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    File photo of Britain's Queen Elizabeth as delivers her speech during the State Opening of Parliament at the House of Lords, alongside Prince Charles in London

    Queen’s 'Sincere Wish' That Charles Heads the Commonwealth

    © AP Photo / Toby Melville, Pool, File
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    Due to her constitutional position, the Queen almost never publicly expresses opinions on political matters, making the statement all the more remarkable.

    Queen Elizabeth II has opened a meeting of the Commonwealth Heads of Government in London by announcing her "sincere wish" that her son, Charles the Prince of Wales, succeeds her as head of the 53-nation organization after her reign. A decision by the leaders of the member-states is reportedly to be reached by Friday.

    "It is my sincere wish that the Commonwealth will continue to offer stability and continuity to future generations and will decide that one day, the Prince of Wales should carry on the important work started by my father in 1949," the Queen said in the speech given at Buckingham Palace.

    Elizabeth II has headed the Commonwealth of Nations since acceding as Monarch in 1952 on the death of her father King George VI and the early decades of her reign saw the British Empire rapidly decolonized and transformed into an international organization of theoretically equal, independent and "freely associating" member-states.

    Unlike the British Monarchy itself, the position of Head of the Commonwealth is not necessarily hereditary and while the Queen tried to ensure her heirs would continue in the role in the 1950s, Britain has increasingly needed to consult with fellow members of the body in order to prevent them from leaving.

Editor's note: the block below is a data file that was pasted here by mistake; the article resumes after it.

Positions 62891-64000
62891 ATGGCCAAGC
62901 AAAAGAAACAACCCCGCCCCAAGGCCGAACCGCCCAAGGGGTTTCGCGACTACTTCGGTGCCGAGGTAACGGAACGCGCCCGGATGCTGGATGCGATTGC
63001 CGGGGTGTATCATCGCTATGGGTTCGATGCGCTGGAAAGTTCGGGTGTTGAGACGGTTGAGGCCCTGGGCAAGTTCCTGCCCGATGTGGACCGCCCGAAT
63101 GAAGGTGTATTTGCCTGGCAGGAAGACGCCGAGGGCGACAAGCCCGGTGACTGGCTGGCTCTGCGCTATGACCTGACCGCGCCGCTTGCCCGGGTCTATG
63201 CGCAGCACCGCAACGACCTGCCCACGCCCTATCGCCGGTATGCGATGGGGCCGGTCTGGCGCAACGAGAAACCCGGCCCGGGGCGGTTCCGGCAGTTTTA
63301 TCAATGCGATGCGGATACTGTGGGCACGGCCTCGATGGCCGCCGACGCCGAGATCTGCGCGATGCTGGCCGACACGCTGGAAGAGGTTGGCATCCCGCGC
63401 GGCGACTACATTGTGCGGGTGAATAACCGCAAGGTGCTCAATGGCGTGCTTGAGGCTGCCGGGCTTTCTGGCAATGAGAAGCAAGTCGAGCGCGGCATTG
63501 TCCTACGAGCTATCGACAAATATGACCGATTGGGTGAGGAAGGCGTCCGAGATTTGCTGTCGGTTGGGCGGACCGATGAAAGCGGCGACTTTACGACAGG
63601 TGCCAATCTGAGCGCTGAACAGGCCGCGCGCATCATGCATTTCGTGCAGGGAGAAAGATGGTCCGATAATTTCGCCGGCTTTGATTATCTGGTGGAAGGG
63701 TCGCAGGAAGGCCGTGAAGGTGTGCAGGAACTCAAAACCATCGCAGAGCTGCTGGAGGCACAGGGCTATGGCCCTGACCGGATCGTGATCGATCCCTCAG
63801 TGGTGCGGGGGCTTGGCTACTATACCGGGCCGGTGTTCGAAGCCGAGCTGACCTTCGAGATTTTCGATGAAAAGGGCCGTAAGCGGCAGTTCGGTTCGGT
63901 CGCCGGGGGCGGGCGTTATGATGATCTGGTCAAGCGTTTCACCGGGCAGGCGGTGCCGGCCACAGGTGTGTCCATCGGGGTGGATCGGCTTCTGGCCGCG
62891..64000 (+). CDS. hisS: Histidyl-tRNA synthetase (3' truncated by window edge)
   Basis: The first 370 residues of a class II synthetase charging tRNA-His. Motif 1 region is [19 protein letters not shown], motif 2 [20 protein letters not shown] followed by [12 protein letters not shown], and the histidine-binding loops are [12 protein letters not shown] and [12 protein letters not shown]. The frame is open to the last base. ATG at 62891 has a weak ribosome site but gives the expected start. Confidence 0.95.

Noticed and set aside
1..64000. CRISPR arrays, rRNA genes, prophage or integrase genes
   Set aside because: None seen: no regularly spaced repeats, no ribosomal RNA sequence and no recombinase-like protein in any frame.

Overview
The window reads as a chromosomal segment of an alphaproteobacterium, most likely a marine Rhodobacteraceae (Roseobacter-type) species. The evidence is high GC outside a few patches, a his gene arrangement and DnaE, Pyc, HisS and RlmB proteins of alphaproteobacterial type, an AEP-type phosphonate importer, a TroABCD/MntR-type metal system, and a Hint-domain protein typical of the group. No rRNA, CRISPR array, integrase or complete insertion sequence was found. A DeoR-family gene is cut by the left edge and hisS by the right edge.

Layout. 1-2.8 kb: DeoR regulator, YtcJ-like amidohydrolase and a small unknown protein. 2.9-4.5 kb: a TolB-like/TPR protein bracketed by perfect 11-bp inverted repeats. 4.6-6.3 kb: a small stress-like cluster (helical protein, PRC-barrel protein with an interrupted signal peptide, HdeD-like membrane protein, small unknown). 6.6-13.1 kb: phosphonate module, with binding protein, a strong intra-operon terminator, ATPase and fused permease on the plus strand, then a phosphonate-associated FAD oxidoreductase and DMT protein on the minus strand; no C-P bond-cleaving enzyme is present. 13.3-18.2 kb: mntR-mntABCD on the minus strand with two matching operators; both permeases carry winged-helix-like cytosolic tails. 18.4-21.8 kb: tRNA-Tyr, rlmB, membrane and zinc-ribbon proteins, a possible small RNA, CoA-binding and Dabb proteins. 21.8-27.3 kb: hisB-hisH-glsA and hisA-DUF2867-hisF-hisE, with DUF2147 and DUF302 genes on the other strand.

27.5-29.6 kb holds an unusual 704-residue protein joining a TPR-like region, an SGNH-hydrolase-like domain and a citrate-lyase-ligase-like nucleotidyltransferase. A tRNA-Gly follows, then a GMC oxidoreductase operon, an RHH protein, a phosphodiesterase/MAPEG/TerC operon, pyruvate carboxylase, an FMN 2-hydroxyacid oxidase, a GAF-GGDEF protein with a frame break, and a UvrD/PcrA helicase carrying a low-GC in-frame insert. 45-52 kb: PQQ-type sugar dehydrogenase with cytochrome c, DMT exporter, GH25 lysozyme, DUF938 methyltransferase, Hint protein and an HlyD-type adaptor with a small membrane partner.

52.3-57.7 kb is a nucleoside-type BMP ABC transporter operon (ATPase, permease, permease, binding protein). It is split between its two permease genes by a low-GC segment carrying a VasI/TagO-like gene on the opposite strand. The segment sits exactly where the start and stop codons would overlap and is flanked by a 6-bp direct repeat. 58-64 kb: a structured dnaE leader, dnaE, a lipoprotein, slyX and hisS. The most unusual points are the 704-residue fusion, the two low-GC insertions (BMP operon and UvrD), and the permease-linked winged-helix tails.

Proposals have been made in the past to rotate the leadership of the Commonwealth among its member states whose primary historical bond is being part of the British Empire.

    One of the Queen's many efforts throughout her reign has been to prevent the rise of republican sentiment in Britain's former colonial dominions that might push them to leave the Commonwealth. Australia, a country with one of the closest historical bonds to its imperial parent has seen the issue re-emerge during the leadership of its republican Prime Minister Malcolm Turnbull, and uncertainty remains whether the Pacific nation would remain in the Commonwealth after the Queen dies.

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    succession, constitutional monarchy, British Empire, Buckingham Palace, Commonwealth of Nations, Prince Charles, Queen Elizabeth II, Australia, United Kingdom
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